|logic||category theory||type theory|
|true||terminal object/(-2)-truncated object||h-level 0-type/unit type|
|false||initial object||empty type|
|proposition||(-1)-truncated object||h-proposition, mere proposition|
|cut rule||composition of classifying morphisms / pullback of display maps||substitution|
|cut elimination for implication||counit for hom-tensor adjunction||beta reduction|
|introduction rule for implication||unit for hom-tensor adjunction||eta conversion|
|disjunction||coproduct ((-1)-truncation of)||sum type (bracket type of)|
|implication||internal hom||function type|
|negation||internal hom into initial object||function type into empty type|
|universal quantification||dependent product||dependent product type|
|existential quantification||dependent sum ((-1)-truncation of)||dependent sum type (bracket type of)|
|equivalence||path space object||identity type|
|equivalence class||quotient||quotient type|
|induction||colimit||inductive type, W-type, M-type|
|higher induction||higher colimit||higher inductive type|
|completely presented set||discrete object/0-truncated object||h-level 2-type/preset/h-set|
|set||internal 0-groupoid||Bishop set/setoid|
|universe||object classifier||type of types|
|modality||closure operator, (idemponent) monad||modal type theory, monad (in computer science)|
|linear logic||(symmetric, closed) monoidal category||linear type theory/quantum computation|
|proof net||string diagram||quantum circuit|
|(absence of) contraction rule||(absence of) diagonal||no-cloning theorem|
|synthetic mathematics||domain specific embedded programming language|
In logic and type theory, the context of a judgement (or hypothetical judgement, with dependence on the context) consists of all of the assumptions that are made when that assertion is claimed to be valid; whether an assertion is in fact valid (or even meaningful) may depend on the context. The precise definition depends on the theory (or doctrine) that one is working in.
Generally, a context is thought of as relative to some underlying logical theory. This underlying theory will contain most of the assumptions of what constitutes validity; the context of an assertion in this theory will then include only those extra assumptions that may be used by that assertion. On the other hand, one could also think of the entire base theory as part of the context.
In the theory of a group, it is understood that there is a group , that has various elements, that two elements of may be equal, that any two elements of have as product an element of , and that various equational laws are satisfied (which we will not list here). That is all taken for granted when discussing a group. However, the validity and meaningfulness of an assertion that two elements of commute will depend on (the rest of) the context.
To be more explicit, the assertion that and commute does not make sense without the additional context that and are elements of . Even in that context, this assertion, while at least meaningful, is not valid. However, if we add to the context the assumption that , then the assertion is valid. Written symbolically,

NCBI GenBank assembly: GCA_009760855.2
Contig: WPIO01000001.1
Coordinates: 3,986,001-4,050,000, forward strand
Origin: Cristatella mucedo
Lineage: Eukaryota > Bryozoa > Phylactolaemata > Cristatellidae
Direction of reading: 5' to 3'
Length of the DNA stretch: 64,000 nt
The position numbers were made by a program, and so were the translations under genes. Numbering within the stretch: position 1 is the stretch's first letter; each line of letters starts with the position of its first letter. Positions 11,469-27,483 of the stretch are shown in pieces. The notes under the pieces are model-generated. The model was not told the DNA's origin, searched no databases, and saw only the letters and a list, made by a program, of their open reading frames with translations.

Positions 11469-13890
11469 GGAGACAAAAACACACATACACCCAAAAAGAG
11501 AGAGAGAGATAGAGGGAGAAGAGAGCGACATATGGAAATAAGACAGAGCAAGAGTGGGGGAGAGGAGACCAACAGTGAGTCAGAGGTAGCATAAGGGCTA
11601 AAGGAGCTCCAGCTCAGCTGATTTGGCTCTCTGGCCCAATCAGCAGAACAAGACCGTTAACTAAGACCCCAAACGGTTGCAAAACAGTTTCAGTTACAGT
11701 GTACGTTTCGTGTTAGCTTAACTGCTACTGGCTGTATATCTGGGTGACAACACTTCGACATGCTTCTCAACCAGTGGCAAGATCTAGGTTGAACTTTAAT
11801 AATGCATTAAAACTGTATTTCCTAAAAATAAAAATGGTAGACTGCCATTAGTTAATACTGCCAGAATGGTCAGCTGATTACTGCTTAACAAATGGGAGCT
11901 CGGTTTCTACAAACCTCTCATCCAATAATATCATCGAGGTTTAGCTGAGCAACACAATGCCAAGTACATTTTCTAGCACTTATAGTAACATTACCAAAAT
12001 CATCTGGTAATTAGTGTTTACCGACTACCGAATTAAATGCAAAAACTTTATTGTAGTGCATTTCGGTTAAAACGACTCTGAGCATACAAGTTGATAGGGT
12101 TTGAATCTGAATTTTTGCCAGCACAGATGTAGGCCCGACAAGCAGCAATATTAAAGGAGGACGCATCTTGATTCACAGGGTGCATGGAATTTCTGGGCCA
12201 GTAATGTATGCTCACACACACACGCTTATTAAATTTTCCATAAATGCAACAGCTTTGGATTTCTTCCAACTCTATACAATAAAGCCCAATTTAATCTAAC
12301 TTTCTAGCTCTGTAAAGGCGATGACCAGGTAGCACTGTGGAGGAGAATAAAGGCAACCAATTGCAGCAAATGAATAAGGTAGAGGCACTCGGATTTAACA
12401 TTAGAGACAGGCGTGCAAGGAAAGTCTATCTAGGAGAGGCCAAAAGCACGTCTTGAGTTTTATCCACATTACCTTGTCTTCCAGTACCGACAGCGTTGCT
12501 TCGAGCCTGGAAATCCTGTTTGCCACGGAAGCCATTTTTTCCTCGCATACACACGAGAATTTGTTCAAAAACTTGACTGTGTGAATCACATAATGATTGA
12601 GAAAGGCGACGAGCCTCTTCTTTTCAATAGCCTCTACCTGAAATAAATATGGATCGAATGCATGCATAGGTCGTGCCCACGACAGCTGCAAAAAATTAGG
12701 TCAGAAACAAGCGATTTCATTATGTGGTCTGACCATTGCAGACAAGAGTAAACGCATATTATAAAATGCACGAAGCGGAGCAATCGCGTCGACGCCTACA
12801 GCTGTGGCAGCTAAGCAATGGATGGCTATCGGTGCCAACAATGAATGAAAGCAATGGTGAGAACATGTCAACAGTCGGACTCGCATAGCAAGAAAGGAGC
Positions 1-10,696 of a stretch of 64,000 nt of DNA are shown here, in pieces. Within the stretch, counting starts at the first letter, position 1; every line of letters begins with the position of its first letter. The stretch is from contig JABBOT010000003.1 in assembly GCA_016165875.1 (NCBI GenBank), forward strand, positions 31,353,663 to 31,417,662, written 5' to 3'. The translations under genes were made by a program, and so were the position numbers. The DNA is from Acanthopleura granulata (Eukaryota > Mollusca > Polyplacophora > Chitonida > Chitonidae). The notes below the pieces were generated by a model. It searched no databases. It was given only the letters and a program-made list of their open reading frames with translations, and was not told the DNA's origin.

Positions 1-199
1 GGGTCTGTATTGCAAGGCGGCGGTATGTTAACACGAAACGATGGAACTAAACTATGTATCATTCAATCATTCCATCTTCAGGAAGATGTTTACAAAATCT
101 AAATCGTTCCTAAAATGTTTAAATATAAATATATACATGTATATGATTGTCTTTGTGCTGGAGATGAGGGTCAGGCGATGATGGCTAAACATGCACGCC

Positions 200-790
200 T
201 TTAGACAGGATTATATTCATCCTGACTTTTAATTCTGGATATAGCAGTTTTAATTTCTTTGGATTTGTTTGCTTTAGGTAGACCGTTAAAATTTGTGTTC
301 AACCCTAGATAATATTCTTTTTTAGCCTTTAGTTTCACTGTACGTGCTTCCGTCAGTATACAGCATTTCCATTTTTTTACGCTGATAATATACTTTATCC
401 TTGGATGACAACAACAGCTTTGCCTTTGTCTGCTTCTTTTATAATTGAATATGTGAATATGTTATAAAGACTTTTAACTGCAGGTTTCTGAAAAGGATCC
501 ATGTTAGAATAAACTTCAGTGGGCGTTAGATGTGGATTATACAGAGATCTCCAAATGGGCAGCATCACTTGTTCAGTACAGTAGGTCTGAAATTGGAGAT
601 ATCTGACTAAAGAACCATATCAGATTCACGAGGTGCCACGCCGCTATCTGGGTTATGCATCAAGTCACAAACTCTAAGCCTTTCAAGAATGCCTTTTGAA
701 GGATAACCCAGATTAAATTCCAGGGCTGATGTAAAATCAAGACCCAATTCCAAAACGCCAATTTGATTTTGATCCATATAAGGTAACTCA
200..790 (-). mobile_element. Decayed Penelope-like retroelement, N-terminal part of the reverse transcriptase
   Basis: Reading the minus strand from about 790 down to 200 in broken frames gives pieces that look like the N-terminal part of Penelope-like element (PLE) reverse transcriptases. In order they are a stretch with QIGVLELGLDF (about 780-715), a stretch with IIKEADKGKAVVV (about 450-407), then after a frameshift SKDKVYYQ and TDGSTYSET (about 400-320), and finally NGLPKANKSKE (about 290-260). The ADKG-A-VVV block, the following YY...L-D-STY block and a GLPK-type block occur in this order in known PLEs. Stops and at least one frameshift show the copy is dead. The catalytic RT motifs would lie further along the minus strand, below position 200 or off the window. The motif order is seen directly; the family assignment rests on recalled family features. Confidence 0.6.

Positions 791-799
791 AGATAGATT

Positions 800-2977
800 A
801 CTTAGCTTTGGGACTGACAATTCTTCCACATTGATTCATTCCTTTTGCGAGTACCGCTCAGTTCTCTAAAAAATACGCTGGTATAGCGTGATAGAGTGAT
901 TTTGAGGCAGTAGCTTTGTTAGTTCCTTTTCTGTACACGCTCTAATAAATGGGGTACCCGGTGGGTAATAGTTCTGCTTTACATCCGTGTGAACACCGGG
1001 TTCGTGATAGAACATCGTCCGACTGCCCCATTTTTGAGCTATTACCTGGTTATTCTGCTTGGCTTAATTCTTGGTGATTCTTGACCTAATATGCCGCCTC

is meaningful but invalid; and
In a sufficiently rich logical language, contexts are unnecessary, which is why contexts are not usually explained in accounts of logic for ordinary reasoning (including in ordinary mathematics). For example, the two meaningful assertions above may be rewritten thus:
Here the context on the left side is the empty context, consisting of no assumptions whatsoever (beyond those underlying the base theory).
However, these versions involve and , while the previous versions work in weaker logics. In fact, these assertions make sense (and the valid one may be proved) in the internal logic of a group object in a finitely complete category (and somewhat more generally than that). Accordingly, they can be interpreted as statements about any group object in any finitely complete category (and the valid one will then be interpreted as a true statement), exactly as they do for groups (which are group objects in the finitely complete category Set).
Even if one is completely uninterested in internalization or weak logics, a basic familiarity with contexts may help drive home a point that is important throughout reasoning: What you can state and prove depends on your assumptions.
The category of contexts in a theory forms its syntactic category, which is a split model of type theory and is important in the relation between type theory and category theory. See Categorical semantics below.
The categorical semantics of a context in type theory is as the slice category over the object the interprets . See at categorical semantics – Definition – Of dependent type theory – Contexts and type judgements.